Writing mystery stories can be an exciting and interesting activity. Getting students exuberant about doing this involves finding prompts that help them develop ideas. They need to think of story lines that pique the interest of their readers. Teachers need to find methods to enhance this creativity within the students.
How to Write a Mystery Story in Class
Teachers can offer the following methods to help students begin to write. They can aid the students by creating imaginative titles for mystery stories, create story beginning cues that will help writers get started, or make up endings for their stories.
Mystery Story Titles are a Good Beginning
The easiest way for the teacher to begin is to give titles. A quick trigger for the writers is to be given a logical start that comes with a name of a story. Here is a list of example titles:
- The Case of the Fisherman’s Net
- The Head of the Elephant
- The Antique Gun
- The Tomb of the Lion
- The Mystery of the Missing Key
- The Case of the Broken Wall Panel
- Shattered Glass
- The Knee Bone
Story Starters for Tales of Mystery
Another method of helping students write is giving them a sentence or even a first paragraph to spur their imagination and create suspense. Here are some examples:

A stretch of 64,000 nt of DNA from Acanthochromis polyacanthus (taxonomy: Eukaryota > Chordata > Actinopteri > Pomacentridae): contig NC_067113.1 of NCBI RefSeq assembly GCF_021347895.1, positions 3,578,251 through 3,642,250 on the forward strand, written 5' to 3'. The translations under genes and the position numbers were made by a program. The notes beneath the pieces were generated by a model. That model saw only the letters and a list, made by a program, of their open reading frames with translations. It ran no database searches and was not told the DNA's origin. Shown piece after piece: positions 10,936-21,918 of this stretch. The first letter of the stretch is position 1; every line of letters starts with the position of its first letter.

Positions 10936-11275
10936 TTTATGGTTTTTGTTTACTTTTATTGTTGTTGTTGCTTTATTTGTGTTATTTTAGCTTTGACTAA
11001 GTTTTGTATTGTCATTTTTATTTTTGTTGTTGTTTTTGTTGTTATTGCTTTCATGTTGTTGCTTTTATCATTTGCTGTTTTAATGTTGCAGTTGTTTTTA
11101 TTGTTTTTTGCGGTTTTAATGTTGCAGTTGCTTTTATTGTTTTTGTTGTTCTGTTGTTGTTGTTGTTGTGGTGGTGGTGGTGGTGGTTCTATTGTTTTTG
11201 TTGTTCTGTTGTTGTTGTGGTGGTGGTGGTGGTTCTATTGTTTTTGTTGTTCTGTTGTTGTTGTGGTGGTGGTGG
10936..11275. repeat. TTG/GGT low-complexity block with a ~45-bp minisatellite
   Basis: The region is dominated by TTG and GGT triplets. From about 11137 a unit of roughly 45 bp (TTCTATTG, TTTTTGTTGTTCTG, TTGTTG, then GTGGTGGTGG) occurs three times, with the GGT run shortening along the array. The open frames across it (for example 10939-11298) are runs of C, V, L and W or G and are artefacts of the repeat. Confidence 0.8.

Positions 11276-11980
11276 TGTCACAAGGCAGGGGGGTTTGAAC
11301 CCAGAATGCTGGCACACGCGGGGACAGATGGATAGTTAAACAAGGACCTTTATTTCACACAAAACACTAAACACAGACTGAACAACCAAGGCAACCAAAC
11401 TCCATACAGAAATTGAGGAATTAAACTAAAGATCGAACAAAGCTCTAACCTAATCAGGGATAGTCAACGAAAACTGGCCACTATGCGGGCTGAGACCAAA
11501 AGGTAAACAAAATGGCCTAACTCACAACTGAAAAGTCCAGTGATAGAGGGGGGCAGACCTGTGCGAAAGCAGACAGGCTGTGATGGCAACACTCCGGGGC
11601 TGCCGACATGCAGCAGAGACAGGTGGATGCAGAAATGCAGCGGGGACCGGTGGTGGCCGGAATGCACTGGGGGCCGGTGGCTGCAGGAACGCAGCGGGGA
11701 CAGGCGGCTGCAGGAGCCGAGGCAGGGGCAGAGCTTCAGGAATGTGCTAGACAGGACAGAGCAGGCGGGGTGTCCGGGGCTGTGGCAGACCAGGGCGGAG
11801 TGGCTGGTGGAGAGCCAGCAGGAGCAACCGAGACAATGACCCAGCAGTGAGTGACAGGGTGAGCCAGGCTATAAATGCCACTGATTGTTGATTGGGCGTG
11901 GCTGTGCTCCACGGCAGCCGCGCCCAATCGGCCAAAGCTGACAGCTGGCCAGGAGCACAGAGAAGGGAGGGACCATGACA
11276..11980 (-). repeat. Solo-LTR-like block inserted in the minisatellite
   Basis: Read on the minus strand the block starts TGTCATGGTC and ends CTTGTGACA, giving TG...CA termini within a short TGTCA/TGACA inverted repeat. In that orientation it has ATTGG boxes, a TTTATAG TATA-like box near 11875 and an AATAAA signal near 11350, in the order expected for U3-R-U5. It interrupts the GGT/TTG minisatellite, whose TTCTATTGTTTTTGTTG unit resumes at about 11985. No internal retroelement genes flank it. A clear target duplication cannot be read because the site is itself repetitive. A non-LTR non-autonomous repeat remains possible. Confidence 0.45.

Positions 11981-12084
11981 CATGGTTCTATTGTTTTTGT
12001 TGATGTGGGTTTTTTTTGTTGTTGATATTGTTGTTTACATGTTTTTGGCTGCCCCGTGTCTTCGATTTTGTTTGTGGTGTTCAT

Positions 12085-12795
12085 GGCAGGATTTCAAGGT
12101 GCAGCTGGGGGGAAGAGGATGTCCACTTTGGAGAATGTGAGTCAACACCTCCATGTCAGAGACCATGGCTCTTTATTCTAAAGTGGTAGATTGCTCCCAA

- It wasn’t in the box, and the stranger was stunned by its emptiness. How was it possible that in a few short hours someone had managed to take it out?
- The lights went out. Darkness descended. Nobody walked in the streets.
- The shadow slipped between the parked cars. It moved faster and faster until it reached the door, and then it stopped.
- The water was icy. She felt herself going down, down, into its depths.
Ending a Mystery Story
Teachers can also write some endings for a mystery story. Students have to create the story that would end with that paragraph or sentence. Below are some ideas for this kind of prompt.
- And he never came back again. Never.
- She smiled, but the shadow of her large hat covered her tears as they ran down her face.
- Behind the wall, the body still lay…and only the dogs of the neighborhood knew it was there.
- Detective James frowned. His cell-phone rang. “Yes dear,” he said, “I’ll be home at five.”
Reading the Mystery Tales
Listening to all the stories will bring pleasure and enjoyment to the class. Have students read their tales to the class. A nice idea is to have students record their stories, with sound effects, onto CDs or tapes. Students find it fun to hear themselves and others on a listening device. The culmination of the writing, through the reading, is very rewarding for both teachers and students.
Writing practice through creativity, such as mystery writing, encourages students to include imagery, interesting adjectives, and a strong story line in their compositions. This idea prompts will enable students to begin the writing process and ultimately produce an exciting story.